With a slightly postmodern touch the story includes a cameo by William Gladstone, who attends a meeting to eulogise the dead man and witnesses a spectacular arrest.  Zangwill justified his appearance by claiming in a note that ‘The introduction of Mr Gladstone into a fictitious scene is defended on the ground that he is largely mythical.’  One wonders what the GOM, who was still alive, made of it.

As well as being entertaining, Zangwill raises important legal issues.  The prosecution during the trial suggests possible solutions which are credible but ignore the role of coincidence.  They lead in the wrong direction, indicating the danger of relying on circumstantial evidence.  The murderer confessing to the Home Secretary makes the point that when looking at the threads which led to the crime, some were part of the pattern (drugging the victim) while some occurred by accident but could have been interpreted as intentional (the landlady oversleeping).  It is easy to assume that all aspects are relevant, and therefore head down the wrong path when attempting to trace causal links.

An afterword in the 1895 reprint includes a letter Zangwill wrote to the editor of the Star immediately after serialisation was complete.  In it he claimed he was so determined that nobody should guess the identity of the murderer that he adapted the plot as it progressed from week to week, eliminating characters as the murderer whenever a reader suggested that person, so eventually he was left with only one person nobody had fingered, and made him the culprit.  He rather ruefully notes how this joke had been taken seriously, when such a narrative requires careful plotting which prevents deviation once set in motion.

According to Zangwill’s formula, ‘the Indispensable condition of a good mystery is that it should be able and unable to be solved by the reader, and that the writer’s solution should satisfy’, which sums up the modern detective novel.  The reader has all the clues that are necessary to identify the criminal before the solution is presented, but if the author has done a good job should still be surprised, and only when looking back see the clues which were carefully dropped in but missed among the red herrings.

The reader is likely to be led away from The Big Bow Mystery’s solution by over-thinking it, speculating on ways the murderer could have got out of the room.  What is offered may disappoint after expecting something more subtle.  But that is down to us, and Zangwill cannot be blamed for pulling the rug from under our expectations, even if we suspect that it was a method that was far from fool proof.  I think I would agree with the New Zealand reviewer Zangwill mentions who found the plot ‘more ingenious than convincing’, but there is much here to enjoy beside a detective story.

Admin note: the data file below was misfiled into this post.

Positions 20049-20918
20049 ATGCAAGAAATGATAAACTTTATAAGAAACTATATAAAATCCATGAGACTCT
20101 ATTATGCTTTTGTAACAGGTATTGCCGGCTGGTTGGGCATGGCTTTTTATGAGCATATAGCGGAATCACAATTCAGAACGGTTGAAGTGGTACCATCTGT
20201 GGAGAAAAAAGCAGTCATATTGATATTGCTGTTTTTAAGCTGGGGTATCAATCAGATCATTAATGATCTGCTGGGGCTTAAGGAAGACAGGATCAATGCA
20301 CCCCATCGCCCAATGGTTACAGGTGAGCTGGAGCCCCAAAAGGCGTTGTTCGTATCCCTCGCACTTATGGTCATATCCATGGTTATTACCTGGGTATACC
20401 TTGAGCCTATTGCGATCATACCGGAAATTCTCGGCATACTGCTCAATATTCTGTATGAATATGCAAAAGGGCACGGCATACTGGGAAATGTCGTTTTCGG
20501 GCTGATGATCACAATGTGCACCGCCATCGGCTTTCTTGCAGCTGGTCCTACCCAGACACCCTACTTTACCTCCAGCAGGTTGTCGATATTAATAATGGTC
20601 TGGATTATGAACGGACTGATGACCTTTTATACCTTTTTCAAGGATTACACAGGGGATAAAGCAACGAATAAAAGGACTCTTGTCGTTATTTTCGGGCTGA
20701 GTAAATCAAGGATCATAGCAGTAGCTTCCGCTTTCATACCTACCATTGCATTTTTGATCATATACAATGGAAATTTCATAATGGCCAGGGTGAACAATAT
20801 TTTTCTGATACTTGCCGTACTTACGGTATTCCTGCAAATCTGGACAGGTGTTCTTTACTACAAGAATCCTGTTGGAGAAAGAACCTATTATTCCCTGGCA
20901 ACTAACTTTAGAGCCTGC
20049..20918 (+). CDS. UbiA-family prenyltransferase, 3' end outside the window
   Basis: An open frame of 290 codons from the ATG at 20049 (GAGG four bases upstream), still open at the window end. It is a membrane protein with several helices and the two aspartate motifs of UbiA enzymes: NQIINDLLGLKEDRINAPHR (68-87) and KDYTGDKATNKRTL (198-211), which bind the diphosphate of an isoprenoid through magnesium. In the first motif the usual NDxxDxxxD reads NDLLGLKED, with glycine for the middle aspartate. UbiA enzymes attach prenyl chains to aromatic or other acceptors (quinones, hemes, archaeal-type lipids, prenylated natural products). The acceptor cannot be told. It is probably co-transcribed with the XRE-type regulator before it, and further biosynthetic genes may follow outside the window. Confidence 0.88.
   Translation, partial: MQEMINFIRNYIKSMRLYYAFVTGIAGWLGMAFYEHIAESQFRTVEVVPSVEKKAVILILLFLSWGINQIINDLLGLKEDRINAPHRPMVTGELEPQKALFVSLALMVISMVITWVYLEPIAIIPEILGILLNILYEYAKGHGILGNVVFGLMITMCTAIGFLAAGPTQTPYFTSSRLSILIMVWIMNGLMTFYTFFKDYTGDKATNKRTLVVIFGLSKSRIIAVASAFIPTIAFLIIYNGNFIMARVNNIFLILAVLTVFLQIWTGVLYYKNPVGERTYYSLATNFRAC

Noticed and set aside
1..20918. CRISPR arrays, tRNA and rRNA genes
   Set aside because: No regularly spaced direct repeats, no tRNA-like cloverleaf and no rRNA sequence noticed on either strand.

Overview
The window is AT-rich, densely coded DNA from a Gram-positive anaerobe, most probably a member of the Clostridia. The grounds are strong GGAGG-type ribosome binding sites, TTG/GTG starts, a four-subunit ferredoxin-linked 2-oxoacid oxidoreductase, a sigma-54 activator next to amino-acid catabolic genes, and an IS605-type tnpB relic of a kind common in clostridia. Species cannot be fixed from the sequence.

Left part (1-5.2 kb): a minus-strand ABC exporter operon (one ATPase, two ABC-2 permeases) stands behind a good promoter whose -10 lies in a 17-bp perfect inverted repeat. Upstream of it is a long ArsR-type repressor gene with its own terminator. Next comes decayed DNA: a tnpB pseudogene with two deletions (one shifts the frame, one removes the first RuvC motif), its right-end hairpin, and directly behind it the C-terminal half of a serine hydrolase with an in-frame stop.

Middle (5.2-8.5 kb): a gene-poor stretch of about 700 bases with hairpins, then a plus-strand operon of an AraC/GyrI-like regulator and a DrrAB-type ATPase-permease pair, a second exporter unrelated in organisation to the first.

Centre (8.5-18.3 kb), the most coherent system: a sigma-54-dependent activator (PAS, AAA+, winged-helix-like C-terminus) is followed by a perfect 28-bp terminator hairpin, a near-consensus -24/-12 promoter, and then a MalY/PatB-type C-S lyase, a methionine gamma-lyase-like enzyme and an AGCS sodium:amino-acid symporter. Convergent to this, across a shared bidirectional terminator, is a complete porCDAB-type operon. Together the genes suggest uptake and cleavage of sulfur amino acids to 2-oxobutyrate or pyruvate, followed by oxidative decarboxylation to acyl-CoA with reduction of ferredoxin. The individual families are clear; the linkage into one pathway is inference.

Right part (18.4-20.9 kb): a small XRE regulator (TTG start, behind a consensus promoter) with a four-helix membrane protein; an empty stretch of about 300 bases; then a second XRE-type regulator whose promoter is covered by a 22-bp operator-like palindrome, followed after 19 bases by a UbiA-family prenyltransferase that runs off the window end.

Forever and a Death, by Donald E Westlake

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Richard Curtis (no, not that Richard Curtis) is an international businessman and head of a large corporation, a go-getter who is not afraid to cut corners when it suits him.  He had made a fortune in British-controlled Hong Kong but was kicked out when the Chinese took over in 1997.  He moved his operation to Singapore but has harboured a resentment towards the Chinese ever since and wants to get back at them.  Unfortunately business has not been good in recent years and he is on his uppers, though still conveying an air of affluence and with big plans to recoup his losses.

One of his employees, George Manville, a brilliant engineer, has invented a method for creating, by means of cunningly-laid explosive charges, a soliton wave of water able to destroy infrastructure created on landfill, turning it into a soup that can be more easily built on.  The novel opens with the wave being deployed on a coral atoll containing buildings left by the Japanese during the Second World War, and it successfully destroys them, leaving a smooth surface on which to construct a luxury resort.

The operation would have been perfect but for the unwelcome presence of environmentalist Jerry Diedrich and his colleagues on board the Rainbow Warrior-esque Planetwatch III.  Diedrich has a personal animus against Curtis which Curtis does not understand, and Diedrich and his organisation have been dogging him for years, monitoring this operation because they fear the coral will be destroyed by the wave.